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The San Francisco based startup Secret (that was founded by two former Google and Square employees) is getting tons of attention, followers and fans. In short, you can write anything that's on your mind, add photos or colors to the background and customize this content while being able to share it, free of judgment, and without attaching any of your personal information or profile to it.
When last year's Consumer Electronics Show (CES) rolled into Las Vegas, many were surprised and intrigued by Amazon's presence. They didn't have a typical booth on the trade show floor. Instead, they set up a Kindle vending machine inside the Las Vegas airport (near the ATM and soda pop).
Whether we like it or not, the great discourse and online conversations are being clouded and polluted with spammy comments. If you have ever blogged, you will note how difficult it can sometimes be to sort the wheat from the chaff.
Contrary to popular marketing ideology, we do not live in a multiple-screen world. My world is about one screen: whatever screen is in front of me. Too many brands continue to build digital ghettos where the Web, mobile, social and even e-commerce occupy and have their own, unique, strategies. This leads to brands that are wildly different across their platforms. To put it simply? These strategies are stupid. Here's why.
While the philosophy of why we work continues to evolve and modernize, it still feels like we hold on to the dogma of what business is supposed to be. Perhaps with all of this moral awakening, sharing on social media, connecting to others and events like Occupy Wall Street or the Arab Spring, we should be paying closer attention to the human bottom line rather than the financial one?
Before you start lighting up those pitchforks and come after us marketers with a mix of mass hysteria and moral panic, take a look at your own online behavior and ask yourself, which scenario you prefer? Go to Amazon and start shopping (presuming you have been there before), and ask yourself, "what is the experience like?"
Thurston and others who have recently talked about their inability to keep up with the influx of digital inputs could be missing the bigger point: this is the inevitable outcome of success. All of this isn't technology's fault. All of this is our fault, because we're allowing the technology to manage us, instead of the other way around.
It's hard to argue that most content-based webpages aren't all that annoying, but there is a cost for access and there is a cost for this content that must be paid by the consumers. Whether this is a paid-subscription model to underwrite the profitability of the business or ad-supported as the model, consumers have to accept that advertising and pageviews are going nowhere.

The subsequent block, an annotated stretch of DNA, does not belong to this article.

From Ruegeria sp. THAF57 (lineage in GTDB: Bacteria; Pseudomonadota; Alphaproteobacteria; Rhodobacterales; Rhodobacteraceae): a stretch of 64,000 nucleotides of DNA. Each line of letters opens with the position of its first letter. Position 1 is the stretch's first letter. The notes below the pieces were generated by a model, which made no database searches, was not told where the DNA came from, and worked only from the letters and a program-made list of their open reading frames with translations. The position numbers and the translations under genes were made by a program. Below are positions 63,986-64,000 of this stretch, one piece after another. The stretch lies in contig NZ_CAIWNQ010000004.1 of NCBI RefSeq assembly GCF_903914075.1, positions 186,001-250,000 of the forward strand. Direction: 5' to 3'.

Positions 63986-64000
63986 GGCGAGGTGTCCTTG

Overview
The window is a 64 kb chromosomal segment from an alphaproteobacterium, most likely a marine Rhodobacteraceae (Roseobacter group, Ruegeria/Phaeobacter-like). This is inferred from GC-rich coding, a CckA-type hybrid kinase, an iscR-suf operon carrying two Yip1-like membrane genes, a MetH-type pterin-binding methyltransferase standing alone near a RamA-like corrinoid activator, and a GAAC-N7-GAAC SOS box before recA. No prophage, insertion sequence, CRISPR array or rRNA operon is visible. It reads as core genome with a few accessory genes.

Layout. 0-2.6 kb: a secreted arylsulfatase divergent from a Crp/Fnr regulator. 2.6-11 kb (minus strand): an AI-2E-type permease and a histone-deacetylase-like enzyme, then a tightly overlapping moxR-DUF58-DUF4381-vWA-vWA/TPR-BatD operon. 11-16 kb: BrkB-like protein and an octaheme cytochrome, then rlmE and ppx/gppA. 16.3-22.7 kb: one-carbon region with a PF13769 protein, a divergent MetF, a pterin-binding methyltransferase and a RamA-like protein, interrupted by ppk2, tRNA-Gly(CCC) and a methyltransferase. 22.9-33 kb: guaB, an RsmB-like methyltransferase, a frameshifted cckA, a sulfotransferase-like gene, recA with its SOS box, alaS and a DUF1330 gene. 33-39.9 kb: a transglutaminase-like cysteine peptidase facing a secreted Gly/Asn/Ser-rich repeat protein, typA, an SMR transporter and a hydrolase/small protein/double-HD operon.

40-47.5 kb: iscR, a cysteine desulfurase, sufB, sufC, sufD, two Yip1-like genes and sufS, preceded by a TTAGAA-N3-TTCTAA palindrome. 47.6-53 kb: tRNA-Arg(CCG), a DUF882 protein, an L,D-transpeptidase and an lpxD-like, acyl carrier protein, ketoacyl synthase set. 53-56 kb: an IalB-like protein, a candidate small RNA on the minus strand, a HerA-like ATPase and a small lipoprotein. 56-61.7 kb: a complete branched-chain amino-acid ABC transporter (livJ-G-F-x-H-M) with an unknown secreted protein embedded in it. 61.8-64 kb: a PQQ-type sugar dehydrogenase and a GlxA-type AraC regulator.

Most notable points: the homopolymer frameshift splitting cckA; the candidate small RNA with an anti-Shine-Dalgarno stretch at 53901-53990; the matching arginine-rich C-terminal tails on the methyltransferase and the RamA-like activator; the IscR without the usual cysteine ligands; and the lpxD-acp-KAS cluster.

It is becoming increasingly obvious that our connected computers will be more a "part of us" than ever before. Many are quick to dismiss wearable technology such as Google's Project Glass as a parlour trick and some are already calling those who use them "glassholes."
As a marketing professional, there is nothing I hate more than receiving any form of communication (email, Web experience, social media, mobile, whatever) and not see an obvious place where I can either opt out of the communication or protect how much information is being captured. As a consumer, I probably hate it more.
Is it any surprise that flashy headlines and fake celebrity death memes on Twitter get so much attention? In this era of digital narcissism, where our gateway to content is through the lens of the people we like and admire most, traditional and digital publishers must now grasp for attention in an even flashier way.
It's the time of the year when brands are glued to their social media analytics to try and decipher if the millions of dollars spent for a 30-second spot was extended, enhanced and otherwise optimized by the traction that it may (or may not) have received in the social media space. But, here's the thing: what were the best two ads you remember from last year's Super Bowl? Any idea? Did it roll off the tip of your tongue? Are you currently a valuable customer of theirs?
More often than not, the For Dummies guides are the best place to start. When I am asked to speak on a specific topic or give a more formal training session, I always refer to the For Dummies guide's table of contents on the topic to ensure that I have not left out some core components.
Everything is getting connected to the Internet. From your toaster and home thermometer to your fridge and your car. As these appliances do "come online," can you even begin to imagine the media opportunities that arise from such a wealth of human information?